During that period, the Palestinians have suffered 592 civilian deaths, and 17,000 Palestinians have been wounded. The disproportion is noteworthy – especially perhaps the wounded. The infliction of that much suffering on a civilian population can only inspire hatred and rage.

The Israelis have carried out extra-judicial executions as a matter of policy. Thirty Palestinian suspects were killed in the latest Israeli occupation of Palestinian towns. Many of the Palestinians subject to the extra-judicial killings were suspected of involvement in the group that assassinated an Israeli cabinet minister, Rehavem Zeevi. Zeevi had called for the ethnic cleansing of the Palestinians from their homeland, and was the government's main cheerleader for a racially pure "Greater Israel." Why such a figure was appointed minister in the government commonly described as "America's main ally in the Middle East" is a question worth asking. Were such a figure a cabinet minister in any European government, the American response would be first vitriolic condemnation, then sanctions.


As one who has spent an entire adult life in the conservative movement, it is vexing that reasoned discussion of Israel and the Israel-American-Arab triangle is far more likely to be found in the liberal journals like the New York Review. In the conservative press, barring a few isolated exceptions, the topic has been pushed entirely out of bounds. As a substitute, readers are fed disquisitions on Muslim inferiority.

Last month the British papers were astir over published reports that the French ambassador had said – regarding Israel – it would be terrible for the entire world to be dragged into war because of that "shitty little country." The scatological description of the Jewish state was callous and ugly, heedless of Israel's considerable achievements.

But who – honestly – would disagree with the ambassador's underlying thought? Any number of people have said to me that they have no interest in becoming victims of terrorism related to the Israeli-Palestinian conflict – a war in which they have no stake and little interest in. Yet thousands of Americans have now been killed because of that conflict – assuming that the rage that created and sustains Osama bin Laden is partially fueled by it. How many Americans care so deeply about Israel's right to settle the West Bank and deny the Palestinians the state promised them by the relevant United Nations resolutions that they are willing to give up their own lives? Heretofore, such questions could not really be asked in conservative circles. Perhaps that will change. A small sign: Ron Unz, the California-based education activist (and sponsor of anti-bilingual education referendums) and one of the least dogmatic figures on the American Right, recently published a letter to the editor of Commentary which was breathtaking in its readiness to challenge the regnant taboos.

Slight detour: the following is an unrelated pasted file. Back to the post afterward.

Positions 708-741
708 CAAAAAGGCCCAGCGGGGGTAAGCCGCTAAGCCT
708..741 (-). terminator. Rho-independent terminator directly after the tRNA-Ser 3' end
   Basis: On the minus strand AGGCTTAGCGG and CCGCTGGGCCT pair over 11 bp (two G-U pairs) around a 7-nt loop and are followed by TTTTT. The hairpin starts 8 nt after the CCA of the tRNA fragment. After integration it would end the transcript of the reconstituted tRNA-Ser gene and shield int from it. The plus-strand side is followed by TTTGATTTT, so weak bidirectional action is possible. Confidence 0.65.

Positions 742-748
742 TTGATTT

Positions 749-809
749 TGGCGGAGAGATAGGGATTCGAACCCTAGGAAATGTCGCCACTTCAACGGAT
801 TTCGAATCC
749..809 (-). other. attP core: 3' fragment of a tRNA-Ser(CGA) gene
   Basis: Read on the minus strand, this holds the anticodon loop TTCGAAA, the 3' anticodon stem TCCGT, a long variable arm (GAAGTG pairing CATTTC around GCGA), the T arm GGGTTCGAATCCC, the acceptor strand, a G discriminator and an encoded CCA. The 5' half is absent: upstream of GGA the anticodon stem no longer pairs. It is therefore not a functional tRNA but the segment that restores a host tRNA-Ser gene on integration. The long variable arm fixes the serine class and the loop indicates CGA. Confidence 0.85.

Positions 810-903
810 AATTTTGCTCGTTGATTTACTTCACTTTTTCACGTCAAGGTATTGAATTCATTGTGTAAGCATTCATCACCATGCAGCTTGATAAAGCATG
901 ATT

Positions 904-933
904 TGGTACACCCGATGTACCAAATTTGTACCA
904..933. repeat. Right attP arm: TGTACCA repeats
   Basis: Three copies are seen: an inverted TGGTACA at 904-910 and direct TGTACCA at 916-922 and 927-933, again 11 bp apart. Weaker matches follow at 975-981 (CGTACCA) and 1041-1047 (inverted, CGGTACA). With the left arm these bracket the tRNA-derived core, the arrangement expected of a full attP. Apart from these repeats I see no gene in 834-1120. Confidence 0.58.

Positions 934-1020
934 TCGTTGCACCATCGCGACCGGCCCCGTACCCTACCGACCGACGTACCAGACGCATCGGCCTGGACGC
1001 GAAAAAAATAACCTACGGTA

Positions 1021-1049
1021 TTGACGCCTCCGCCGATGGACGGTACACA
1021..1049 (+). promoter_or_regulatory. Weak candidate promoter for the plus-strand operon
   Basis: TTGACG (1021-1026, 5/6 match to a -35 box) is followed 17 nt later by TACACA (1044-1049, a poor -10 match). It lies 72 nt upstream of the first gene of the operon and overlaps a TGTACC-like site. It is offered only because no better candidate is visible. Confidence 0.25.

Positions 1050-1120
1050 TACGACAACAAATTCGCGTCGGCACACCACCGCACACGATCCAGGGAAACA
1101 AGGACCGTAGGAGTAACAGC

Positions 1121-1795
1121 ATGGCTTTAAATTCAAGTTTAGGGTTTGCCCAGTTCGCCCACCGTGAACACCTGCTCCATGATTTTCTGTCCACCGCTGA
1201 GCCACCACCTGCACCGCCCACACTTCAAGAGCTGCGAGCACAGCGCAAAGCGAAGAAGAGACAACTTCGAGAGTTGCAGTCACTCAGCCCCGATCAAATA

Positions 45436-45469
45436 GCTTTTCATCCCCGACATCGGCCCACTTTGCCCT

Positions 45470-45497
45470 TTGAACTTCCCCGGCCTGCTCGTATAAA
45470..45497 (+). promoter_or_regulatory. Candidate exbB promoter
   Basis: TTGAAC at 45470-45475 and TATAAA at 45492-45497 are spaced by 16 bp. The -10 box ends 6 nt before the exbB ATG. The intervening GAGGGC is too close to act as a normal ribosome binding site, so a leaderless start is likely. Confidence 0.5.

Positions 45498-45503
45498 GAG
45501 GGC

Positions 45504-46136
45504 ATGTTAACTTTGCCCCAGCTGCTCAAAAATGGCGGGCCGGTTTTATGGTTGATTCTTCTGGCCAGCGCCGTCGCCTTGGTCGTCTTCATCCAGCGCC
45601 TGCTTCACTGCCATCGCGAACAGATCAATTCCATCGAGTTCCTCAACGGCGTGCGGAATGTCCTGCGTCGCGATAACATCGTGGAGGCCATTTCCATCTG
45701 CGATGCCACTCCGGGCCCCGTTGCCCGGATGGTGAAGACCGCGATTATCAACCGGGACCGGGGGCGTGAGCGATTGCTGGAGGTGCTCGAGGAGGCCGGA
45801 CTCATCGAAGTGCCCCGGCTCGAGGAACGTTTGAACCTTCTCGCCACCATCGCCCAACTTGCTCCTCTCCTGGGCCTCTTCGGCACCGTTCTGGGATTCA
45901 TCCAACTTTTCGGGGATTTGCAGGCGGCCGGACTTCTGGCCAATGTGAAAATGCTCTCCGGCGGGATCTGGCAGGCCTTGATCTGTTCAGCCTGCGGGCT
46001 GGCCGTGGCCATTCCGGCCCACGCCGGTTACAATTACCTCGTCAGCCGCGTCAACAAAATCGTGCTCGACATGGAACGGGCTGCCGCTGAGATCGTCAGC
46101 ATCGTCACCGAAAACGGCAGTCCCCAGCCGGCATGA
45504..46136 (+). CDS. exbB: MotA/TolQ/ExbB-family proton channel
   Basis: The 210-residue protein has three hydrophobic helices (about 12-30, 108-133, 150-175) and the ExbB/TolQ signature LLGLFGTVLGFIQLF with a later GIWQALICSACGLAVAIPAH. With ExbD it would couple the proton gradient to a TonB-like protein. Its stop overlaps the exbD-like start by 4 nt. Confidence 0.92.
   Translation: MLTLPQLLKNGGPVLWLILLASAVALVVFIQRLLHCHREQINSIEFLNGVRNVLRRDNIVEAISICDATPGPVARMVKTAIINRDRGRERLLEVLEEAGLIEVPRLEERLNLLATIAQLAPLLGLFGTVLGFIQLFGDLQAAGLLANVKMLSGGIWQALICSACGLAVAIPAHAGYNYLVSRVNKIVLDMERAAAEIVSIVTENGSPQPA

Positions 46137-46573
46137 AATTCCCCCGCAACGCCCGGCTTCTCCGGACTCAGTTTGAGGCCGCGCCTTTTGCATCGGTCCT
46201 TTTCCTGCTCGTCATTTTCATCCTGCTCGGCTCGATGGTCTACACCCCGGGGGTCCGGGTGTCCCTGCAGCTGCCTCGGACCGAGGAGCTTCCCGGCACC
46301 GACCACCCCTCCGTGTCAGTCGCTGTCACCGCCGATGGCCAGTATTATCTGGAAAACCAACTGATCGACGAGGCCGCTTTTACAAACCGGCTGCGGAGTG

Duly noting that his grandparents helped found the state of Israel, he presented a very pessimistic view of the conflict. Israel faced two unsatisfactory choices – it could expel or exterminate the Palestinians (the position of the outlawed Kach party, and roughly that of the late minister Zeevi) or follow the pattern of the Crusader kingdoms of the Middle Ages, last 70 or 80 years, and gradually succumb as its citizens immigrated to more peaceful and hospitable places. Unz correctly notes that the dominant raison d'etre for Zionism has waned: Jews face serious anti-Semitism or barriers to their own security and prosperity nowhere in the Western world. The flow of Israeli immigrants to the United States is large and growing – and if the conflict with the Palestinians continues, is not likely to abate. He believes Israel would never carry out the Kach option.


In my view, Unz is far too pessimistic about the prospects of a negotiated two-state solution – a peace settlement that would give the Palestinians a home and the Israelis a real shot at making themselves accepted in a hostile region. But if I'm wrong and Unz is correct, how terrible would it be if Israel collapsed? We could assume the collapse was not the result of military defeat – virtually unthinkable because of the Israeli nuclear arsenal – but followed from the cumulative individual decisions of thousands of Israelis that fighting the Palestinians over land in the Mideast is more trouble than it's worth.

I'm not particularly in favor of transporting a good part of Israel's population to the United States, but it depends what the actual choices are. If that is the alternative to an unending war of terror and counter-terror with the Arab world, nuclear bombs smuggled into American cities, etc. – the war of civilizations with all the trimmings that the neoconservatives pine for, Israel is simply not worth it.

Scott McConnell

Subscribe to Pravda.Ru Telegram channel, Facebook, RSS!

Author`s name Editorial Team